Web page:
The German economy is coming back from the brink

mohamed fawzy

Germany's Q3 GDP came in better than expected after showing limited growth in the euro zone's largest economy by 0.1% QoQ and 0.5% YoY, showing a consolidation in the economy after GDP growth slowed in the second quarter of this year, it was essentially -0.2%. The main reason for the markets was for the index to contract for two consecutive quarters to technically enter the recession, which did not happen.

Perhaps most important in the GDP details to note the following two main points:
First, the labour market has improved overall
The index reveals that the total number of employees in the German labour market reached 45.4 million. This represents an increase of 356,000 employees, or 0.8%, over the previous year. Which is puts the number of workers at the highest level since 1990. It is also remarkable that overall labour productivity improved substantially from the level of the previous year. After labour productivity rose 0.2%.
The improvement in the German labour market extended to the other hand, where total wages and salaries of employees increased by 4.3% compared to the third quarter of 2018, as well as net wages and salaries increased by 4.7% on average, and given the change in wages salaries per worker, we will note that wages and salaries per employee did not rise that much, only increased by 3.2% in growth and 3.6% in net terms. This softer wages and salaries increase per employee can be explained by the rise in the total number of employments, which grew by 1.0% compared to the same quarter a year ago. While household disposable income increased by 3.4%, it is almost the same as the rate of increase in household final consumer spending at current prices 3.5%.
Second, improved consumer spending saved the German economy from recession
Looking consumer spending at the quarterly comparison, it had a positive impact on the improvement in the GDP reading. Also, the fixed capital formation in the construction sector grew significantly from the previous quarter by (+ 1.2%). Fixed capital formation on R & D expenses also rose 1.0%. The growth of foreign trade has made a positive contribution to economic growth. Exports rose 1.0% in the second quarter of 2019, which saw a sharp decline in commodity exports. While the imports in the third quarter of 2019 remained almost in the previous quarter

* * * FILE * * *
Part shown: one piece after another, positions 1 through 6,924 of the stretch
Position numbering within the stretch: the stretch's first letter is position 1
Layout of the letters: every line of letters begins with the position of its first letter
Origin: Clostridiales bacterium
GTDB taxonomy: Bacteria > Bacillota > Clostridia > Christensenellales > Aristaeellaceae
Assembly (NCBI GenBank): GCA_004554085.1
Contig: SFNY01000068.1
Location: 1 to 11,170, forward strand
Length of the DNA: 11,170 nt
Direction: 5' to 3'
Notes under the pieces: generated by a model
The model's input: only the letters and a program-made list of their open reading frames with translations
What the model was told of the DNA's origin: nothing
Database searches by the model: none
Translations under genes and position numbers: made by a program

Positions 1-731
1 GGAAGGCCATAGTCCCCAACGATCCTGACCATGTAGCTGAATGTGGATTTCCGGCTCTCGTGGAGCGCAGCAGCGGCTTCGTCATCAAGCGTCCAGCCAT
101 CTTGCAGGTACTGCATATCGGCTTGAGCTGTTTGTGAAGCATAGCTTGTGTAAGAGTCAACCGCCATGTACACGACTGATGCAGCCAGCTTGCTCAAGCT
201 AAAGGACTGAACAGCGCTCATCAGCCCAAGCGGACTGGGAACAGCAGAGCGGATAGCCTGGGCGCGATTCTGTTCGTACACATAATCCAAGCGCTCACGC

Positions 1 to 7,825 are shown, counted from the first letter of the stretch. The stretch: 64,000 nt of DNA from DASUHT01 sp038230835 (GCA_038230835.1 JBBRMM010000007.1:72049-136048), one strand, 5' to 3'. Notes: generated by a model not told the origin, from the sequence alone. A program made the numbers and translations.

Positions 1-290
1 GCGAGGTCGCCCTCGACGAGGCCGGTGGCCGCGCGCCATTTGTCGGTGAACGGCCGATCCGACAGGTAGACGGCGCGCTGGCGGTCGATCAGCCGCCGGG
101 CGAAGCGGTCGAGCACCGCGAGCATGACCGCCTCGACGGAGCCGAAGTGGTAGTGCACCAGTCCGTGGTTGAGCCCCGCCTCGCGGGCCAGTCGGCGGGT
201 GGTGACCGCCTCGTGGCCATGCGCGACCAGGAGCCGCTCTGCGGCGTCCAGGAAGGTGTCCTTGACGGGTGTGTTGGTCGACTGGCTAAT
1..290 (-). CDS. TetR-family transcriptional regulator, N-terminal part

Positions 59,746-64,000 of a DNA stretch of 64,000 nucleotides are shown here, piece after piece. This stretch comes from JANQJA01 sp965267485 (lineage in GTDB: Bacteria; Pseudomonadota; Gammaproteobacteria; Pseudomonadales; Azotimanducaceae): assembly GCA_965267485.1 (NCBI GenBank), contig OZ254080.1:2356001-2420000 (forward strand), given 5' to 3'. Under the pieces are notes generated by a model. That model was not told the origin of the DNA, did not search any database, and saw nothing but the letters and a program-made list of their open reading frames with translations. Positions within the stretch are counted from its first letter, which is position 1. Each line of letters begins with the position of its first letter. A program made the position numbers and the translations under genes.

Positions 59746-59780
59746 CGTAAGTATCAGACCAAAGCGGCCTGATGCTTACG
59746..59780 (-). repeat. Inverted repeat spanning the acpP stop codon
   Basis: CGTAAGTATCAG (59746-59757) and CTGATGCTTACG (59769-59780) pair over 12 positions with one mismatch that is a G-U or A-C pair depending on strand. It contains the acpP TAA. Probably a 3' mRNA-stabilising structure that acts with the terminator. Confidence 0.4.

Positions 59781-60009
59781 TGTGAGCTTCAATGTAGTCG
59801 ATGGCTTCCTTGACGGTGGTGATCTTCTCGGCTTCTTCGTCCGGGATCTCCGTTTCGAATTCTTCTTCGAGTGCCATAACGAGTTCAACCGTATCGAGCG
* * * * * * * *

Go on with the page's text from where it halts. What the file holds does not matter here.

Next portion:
Information provided by ATFX (AE) Head of Market Research: Ramy Abouzaid
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I found an updated article on the German economy 2020, where it says that the German economy will shrink significantly in 2020, "said this panel of experts, specifying that the exact size of the impact" will depend on the extent and duration of health measures. public and the subsequent recovery. "The specialists recognized that there is much uncertainty about this" significant and unprecedented challenge for everyone.
Much will depend on consumer spending post-virus. Some people will have less cash available, they may be earning less in their resumed jobs or they may have had to find another job, possibly more junior and less well paid. Others may choose to simply not spend but to save for the long-term in case another global crisis emerges. there is only a limited amount that central governments can do to encourage people to spend money, they certainly can't force them. Together these factors might mean this crisis has a very long "tail".